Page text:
- The Quad is an informal strategic forum comprising four nations, namely –India, United States of America, Australia and Japan.
- One of the primary objectives of the Quad is, to work for a free, open, prosperous and inclusive Indo-Pacific region.
- The group for the first time met in 2007 on the side lines of the Association of Southeast Asian Nations (ASEAN).
- It is considered an alliance of maritime democracies.
- The forum is maintained through meetings, semi-regular summits, information exchanges, and military drills of all the member countries.
- The motive behind the Quad is, to keep the strategic sea routes in the Indo-Pacific, free of any military or political influence.
- The core objective of the Quad is, to secure a rules-based global order, freedom of navigation and, a liberal trading system.
- The coalition also aims to offer, alternative debt financing for nations in the Indo-Pacific region.
Purpose of Quad:
- Recently the U.S. has clarified that Quad is not a security or military partnership.
- Its purpose is to advance cooperation on key priorities in specific sectors that is consistent with international law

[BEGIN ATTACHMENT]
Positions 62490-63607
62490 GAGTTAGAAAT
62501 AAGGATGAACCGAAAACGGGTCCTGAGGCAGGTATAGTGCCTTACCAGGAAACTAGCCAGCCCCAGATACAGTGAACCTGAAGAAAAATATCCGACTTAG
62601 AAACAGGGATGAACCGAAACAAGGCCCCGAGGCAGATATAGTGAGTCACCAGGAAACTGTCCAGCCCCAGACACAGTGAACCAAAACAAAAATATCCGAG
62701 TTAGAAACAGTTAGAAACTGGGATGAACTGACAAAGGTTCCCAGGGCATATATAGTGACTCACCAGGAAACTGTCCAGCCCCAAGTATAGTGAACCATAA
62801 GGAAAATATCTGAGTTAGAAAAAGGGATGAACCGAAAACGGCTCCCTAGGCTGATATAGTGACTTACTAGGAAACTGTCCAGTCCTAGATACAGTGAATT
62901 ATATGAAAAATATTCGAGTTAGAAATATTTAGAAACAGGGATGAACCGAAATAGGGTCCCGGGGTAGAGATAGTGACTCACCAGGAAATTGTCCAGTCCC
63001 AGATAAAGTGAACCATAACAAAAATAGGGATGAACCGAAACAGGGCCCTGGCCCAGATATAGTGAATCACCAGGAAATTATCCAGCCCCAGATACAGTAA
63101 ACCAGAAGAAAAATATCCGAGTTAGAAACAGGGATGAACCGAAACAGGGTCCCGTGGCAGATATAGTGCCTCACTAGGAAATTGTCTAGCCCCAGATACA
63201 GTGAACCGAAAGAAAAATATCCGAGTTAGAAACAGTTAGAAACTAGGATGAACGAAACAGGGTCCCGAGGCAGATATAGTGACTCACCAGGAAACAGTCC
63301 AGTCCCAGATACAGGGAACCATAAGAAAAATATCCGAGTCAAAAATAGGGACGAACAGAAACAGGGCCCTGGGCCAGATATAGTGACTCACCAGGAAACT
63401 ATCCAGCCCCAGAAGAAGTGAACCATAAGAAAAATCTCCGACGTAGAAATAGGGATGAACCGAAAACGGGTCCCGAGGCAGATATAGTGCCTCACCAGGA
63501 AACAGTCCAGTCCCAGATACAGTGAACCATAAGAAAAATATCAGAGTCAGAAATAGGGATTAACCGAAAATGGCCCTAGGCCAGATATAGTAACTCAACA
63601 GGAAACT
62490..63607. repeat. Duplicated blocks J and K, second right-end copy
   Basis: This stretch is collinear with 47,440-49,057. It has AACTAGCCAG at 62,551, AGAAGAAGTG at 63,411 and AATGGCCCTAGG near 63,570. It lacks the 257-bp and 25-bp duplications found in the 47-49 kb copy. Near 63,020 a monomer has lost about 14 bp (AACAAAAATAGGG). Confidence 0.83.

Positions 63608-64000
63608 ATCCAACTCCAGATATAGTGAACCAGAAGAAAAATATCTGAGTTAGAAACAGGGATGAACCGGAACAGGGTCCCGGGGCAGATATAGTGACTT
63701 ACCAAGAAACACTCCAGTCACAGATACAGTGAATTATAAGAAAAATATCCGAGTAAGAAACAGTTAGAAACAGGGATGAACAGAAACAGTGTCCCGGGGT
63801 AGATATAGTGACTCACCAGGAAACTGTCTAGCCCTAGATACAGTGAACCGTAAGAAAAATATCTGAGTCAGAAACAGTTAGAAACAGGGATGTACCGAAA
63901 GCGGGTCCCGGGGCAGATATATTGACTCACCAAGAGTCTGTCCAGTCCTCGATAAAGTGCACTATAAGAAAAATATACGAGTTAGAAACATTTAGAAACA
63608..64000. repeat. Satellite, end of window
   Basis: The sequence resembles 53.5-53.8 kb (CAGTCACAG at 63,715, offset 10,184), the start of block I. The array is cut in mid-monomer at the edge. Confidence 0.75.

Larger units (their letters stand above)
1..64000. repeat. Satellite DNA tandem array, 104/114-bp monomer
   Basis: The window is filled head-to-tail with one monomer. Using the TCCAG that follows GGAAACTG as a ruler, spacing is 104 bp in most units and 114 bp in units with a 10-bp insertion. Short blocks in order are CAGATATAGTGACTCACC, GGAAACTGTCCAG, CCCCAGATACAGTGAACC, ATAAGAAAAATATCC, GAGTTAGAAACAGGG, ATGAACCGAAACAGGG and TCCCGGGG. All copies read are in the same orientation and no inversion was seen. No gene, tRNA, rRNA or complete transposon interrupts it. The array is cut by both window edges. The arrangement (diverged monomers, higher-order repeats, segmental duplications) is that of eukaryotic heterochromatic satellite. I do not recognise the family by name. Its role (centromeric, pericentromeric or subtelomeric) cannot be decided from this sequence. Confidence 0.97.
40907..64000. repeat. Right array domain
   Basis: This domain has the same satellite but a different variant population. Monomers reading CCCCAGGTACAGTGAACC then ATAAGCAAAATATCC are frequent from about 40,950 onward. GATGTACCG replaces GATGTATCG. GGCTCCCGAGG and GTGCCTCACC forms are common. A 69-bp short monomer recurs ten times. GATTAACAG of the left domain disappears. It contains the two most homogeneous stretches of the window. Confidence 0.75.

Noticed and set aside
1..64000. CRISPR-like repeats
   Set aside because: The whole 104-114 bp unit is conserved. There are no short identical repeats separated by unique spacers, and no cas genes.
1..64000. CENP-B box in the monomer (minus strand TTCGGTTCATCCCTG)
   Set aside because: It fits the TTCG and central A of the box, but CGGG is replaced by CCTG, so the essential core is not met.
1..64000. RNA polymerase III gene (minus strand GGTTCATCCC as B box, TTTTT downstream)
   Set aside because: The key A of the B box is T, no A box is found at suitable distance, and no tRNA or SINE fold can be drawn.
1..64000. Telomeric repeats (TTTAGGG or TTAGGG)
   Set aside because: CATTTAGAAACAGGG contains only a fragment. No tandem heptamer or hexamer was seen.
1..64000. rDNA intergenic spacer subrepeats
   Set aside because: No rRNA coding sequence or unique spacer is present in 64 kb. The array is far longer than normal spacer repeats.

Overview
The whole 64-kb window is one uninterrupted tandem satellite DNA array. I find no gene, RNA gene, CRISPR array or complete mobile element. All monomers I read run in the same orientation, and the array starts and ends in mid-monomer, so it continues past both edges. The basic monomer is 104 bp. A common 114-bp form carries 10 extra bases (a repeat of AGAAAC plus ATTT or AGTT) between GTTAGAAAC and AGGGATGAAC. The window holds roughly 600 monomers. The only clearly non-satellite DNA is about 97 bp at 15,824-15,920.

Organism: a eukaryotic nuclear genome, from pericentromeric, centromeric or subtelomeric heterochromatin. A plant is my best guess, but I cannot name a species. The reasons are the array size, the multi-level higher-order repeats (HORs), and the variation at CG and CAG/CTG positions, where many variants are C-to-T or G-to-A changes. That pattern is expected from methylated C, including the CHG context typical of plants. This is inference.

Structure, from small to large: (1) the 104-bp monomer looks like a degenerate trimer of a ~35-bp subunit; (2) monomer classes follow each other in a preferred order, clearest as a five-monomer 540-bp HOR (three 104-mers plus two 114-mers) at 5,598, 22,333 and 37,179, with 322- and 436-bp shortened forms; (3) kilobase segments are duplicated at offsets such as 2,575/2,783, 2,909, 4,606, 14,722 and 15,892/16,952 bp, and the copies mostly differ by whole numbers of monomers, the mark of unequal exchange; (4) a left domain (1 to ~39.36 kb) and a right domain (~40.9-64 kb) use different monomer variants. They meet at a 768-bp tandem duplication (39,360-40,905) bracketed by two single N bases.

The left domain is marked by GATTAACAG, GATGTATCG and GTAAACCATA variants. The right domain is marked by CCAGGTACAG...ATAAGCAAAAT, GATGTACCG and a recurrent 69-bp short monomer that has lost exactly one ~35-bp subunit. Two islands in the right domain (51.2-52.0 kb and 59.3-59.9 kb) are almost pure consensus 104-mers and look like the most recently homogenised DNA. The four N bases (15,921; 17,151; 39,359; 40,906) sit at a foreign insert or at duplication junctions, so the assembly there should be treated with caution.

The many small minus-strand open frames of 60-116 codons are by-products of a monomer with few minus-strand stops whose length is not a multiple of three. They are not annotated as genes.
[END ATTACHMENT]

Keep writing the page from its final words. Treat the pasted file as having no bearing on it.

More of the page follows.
- It promotes shared values of its members and underpins peace and stability in the Indo-Pacific region.
- A U.S. State Department spokesperson said that “We work to support the rule of law, freedom of navigation and overflight, peaceful resolution of disputes, democratic values, and territorial integrity through open dialogue and information sharing on a diverse set of issue areas, including Maritime Security”.
Significance of Quad:
Quad is becoming a powerful mechanism and its significance is given below:
- Helping to vaccinate a big part of the world and getting a lot of vaccines out there,
- Strengthening maritime security to push back against aggression and coercion in the Indo-Pacific region,
- Working together on emerging technologies and making sure that they can be used in positive ways and an increasingly broad and deep agenda.
- It also supports many activities/platforms as part of its shared approach to the Indo-Pacific.
What were the objectives of the grouping?
- Coming together to foster a free and open Indo-Pacific formed the bedrock of cooperation.
- Emphasis was laid on “rule of law, territorial integrity, freedom of navigation and overflight, peaceful resolution of disputes, and democratic values” in the region.
- The other areas of immediate focus were the pandemic through strengthening equitable vaccine access for the Indo-Pacific, combating climate change, sharing critical technologies, cyber security, supply chain resilience, and infrastructure and connectivity projects.